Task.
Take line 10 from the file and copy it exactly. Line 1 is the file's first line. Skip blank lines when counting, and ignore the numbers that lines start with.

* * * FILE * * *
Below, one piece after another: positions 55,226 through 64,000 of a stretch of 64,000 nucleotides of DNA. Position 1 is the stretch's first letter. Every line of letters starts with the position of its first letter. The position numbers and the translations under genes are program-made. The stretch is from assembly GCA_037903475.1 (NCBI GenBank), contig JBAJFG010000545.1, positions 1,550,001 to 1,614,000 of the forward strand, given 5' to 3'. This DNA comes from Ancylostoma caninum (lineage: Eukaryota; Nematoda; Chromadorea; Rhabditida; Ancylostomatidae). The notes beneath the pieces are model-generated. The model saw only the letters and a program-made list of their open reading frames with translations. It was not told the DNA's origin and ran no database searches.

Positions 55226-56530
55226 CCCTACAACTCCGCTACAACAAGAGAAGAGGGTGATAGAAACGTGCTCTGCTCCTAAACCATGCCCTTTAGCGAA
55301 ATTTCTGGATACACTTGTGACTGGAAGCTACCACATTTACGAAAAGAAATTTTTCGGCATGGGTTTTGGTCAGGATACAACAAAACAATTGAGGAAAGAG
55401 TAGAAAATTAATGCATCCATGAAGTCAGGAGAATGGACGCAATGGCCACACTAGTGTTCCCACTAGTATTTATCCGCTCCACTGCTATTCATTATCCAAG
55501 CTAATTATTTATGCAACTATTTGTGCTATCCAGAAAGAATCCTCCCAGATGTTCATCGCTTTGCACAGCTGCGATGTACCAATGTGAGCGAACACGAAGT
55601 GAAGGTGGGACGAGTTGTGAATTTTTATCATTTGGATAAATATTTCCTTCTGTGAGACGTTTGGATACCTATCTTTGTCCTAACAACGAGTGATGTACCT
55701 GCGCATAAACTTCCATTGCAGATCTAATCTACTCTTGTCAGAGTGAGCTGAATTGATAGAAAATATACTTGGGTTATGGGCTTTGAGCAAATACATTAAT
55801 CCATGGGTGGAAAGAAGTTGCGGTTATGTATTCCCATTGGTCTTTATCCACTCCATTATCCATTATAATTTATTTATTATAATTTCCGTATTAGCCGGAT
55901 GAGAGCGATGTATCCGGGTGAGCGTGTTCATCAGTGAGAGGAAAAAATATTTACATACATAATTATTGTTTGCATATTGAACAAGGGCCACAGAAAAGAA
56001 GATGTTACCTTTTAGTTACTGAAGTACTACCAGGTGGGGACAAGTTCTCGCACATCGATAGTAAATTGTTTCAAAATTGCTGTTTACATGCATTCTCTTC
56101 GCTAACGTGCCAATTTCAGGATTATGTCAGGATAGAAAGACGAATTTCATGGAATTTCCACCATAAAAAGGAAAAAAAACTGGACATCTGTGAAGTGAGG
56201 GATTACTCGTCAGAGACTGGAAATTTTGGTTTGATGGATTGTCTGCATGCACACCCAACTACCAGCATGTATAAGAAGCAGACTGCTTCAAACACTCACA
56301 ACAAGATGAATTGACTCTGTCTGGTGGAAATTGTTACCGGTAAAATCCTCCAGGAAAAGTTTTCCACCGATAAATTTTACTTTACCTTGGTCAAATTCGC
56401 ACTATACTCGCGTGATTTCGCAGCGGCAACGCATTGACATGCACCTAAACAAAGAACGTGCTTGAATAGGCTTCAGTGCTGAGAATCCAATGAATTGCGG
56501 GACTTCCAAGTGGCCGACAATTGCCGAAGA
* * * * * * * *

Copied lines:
55901 GAGAGCGATGTATCCGGGTGAGCGTGTTCATCAGTGAGAGGAAAAAATATTTACATACATAATTATTGTTTGCATATTGAACAAGGGCCACAGAAAAGAA